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What is coursework?

Work that you do during the course - investigations.

Is it practical?
Yes in all the sciences some part of your coursework must involve an experiment

How long can I spend on it?
Very much depends on the experiment and your teacher. Usually up to three weeks if the experiment is large.

Who chooses what I do?
Often it is you although some times your teachers may give you some ideas

When do I do it?
Usually during the eighteen months before your exams

Is it important?
Very. Often up to 20% of the marks for your course.

Can it help my final grade?
Yes good coursework may make all the difference. Bad coursework usually means that you have not made the effort and not that you don't understand the subject

Can I work with a friend?
Yes as long as you both do the work and as long as you both write up a separate account at the end.

Can I ask for help?
Of course. Ask your friends, your teacher, your parents and use books, CDs and the Internet

Is coursework hard?
No. It should be fun and interesting but do plan your time. Don't leave everything until the last minute.

Practical coursework


Practical Coursework is a really important part of many Physics courses and so it is vital that you understand what to do in order to be successful. As well as this section look at the one called "Experiments and how to do them".

Coursework should be a kind of simple research project. Do not expect to find your coursework experiment written down by someone else in a book.

The first thing to do is to choose your experiment so here are some ideas of possible experiments that you could use.

Coursework suggestions
1. Crater effect of projectiles on a surface
2. Silt meter a way of measuring the pollution in water
3. Salt meter concentration and conduction
4. Boats how does the streamlining of a boat affects how well they move through water
5. Immersion heater what is the best kind of immersion heater
6. Lighting a corridor how does the colour of the walls affect the light in a corridor
7. Cars and carpet
8. Pendulum
9. Spring
10. Physics of the human body
11. Physics of athletics
12. The efficiency of a small motor
13. The efficiency of a small water pump
14. How the bounce of a squash ball changes with temperature
15. How stretchy are tights?
16. Sound levels around your school
17. Bridge structures
18. Mobiles
19. Physics of paper gliders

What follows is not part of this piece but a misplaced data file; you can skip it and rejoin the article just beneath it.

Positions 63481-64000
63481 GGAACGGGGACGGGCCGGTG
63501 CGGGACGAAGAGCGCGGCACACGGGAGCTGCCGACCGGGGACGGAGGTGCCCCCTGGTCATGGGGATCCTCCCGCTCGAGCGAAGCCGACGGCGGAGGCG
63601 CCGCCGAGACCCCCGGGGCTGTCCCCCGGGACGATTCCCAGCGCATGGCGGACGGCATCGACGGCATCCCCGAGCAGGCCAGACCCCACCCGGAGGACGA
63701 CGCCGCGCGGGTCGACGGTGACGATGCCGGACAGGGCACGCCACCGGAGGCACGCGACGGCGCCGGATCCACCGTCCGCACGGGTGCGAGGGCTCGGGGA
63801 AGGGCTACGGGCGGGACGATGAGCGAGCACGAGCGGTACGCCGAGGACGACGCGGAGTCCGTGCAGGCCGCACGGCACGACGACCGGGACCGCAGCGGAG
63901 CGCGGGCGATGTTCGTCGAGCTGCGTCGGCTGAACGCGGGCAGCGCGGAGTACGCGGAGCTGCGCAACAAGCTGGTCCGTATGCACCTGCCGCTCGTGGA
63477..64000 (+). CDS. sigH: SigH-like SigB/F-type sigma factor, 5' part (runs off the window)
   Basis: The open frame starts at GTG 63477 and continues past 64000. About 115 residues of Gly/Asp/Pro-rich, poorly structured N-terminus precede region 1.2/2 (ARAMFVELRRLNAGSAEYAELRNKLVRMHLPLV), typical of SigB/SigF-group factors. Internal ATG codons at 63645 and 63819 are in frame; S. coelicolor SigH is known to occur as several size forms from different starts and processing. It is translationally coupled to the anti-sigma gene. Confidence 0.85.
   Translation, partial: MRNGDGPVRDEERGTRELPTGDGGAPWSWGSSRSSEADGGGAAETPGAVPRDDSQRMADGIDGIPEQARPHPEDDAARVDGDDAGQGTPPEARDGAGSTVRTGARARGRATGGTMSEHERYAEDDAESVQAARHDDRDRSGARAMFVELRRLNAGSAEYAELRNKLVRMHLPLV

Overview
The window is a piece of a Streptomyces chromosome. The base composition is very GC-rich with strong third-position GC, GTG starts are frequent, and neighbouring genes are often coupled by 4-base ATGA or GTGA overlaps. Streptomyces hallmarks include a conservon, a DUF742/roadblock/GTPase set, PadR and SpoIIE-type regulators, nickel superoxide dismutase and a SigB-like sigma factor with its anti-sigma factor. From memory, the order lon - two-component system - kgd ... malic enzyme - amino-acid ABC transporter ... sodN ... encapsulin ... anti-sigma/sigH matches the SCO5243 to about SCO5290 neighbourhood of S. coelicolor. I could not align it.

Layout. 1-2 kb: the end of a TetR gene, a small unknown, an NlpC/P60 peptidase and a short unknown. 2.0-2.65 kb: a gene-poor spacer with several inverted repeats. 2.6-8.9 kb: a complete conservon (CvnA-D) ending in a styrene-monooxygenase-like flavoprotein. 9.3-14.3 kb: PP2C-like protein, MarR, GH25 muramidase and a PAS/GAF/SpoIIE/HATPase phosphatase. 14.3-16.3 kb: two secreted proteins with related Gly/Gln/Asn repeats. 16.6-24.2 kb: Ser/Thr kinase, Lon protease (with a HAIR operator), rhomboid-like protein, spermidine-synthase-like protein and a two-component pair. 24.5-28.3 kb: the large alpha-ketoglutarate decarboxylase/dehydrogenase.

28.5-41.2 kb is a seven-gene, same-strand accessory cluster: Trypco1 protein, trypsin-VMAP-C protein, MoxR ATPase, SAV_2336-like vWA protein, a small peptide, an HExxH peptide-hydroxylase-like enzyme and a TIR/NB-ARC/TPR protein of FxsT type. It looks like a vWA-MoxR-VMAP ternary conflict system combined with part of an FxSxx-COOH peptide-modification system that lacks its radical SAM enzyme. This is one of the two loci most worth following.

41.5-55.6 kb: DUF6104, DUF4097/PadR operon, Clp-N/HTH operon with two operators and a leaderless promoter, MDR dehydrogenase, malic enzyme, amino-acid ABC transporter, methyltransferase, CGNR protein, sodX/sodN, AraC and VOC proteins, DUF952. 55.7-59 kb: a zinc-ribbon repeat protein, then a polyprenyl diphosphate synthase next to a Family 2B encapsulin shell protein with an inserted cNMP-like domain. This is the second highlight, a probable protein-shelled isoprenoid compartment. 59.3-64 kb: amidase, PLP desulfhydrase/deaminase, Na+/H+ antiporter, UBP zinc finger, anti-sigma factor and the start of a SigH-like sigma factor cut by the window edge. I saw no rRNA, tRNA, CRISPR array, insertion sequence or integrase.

20. Stretching rubber bands
21. Bending of hacksaw blades
22. Objects falling through sticky liquids
23. The light dependent resistor
24. A model car powered by an elastic band
25. The strength of different glues
26. Model sycamore seeds
27. Clocks
28. Forces and direction opening doors etc.
29. Strength of an electromagnet
30. Strength of wet and dry tissues
31. Floating and Archimedes
31. A structure made from paper alone that will support the greatest weight
32. Bending of plants in the wind
33. Fuse wire
34. Optical levers and bending the bench
35. Density of stone
36 Heat loss from plastic or polystrene cups
37. Keeping a cup of tea hot for 30 minutes
38. Small solar cells
39. The best paper glider
40. Energy in a candle

Your teachers will probably have given you a list of things that the exam boards need but here are three check lists to make sure that everything is there. You can use any of them to help you.

Check list number one:

This is a very simple basic framework to start you off on the road to a successful experiment. The other two check lists are much more detailed.

Check list number two:

Check list number three:

Example coursework account
For an example account of a piece of practical coursework please open the file called Coursework practical sample.

This is a suggested account for one of the experiments listed on page 2. It is not meant to be copied, but it will give you an idea of what is needed. Comments are included in red at important points.

It is a good idea to make the points easy to see so that however is reading it can follow it without problems.

© Keith Gibbs 2020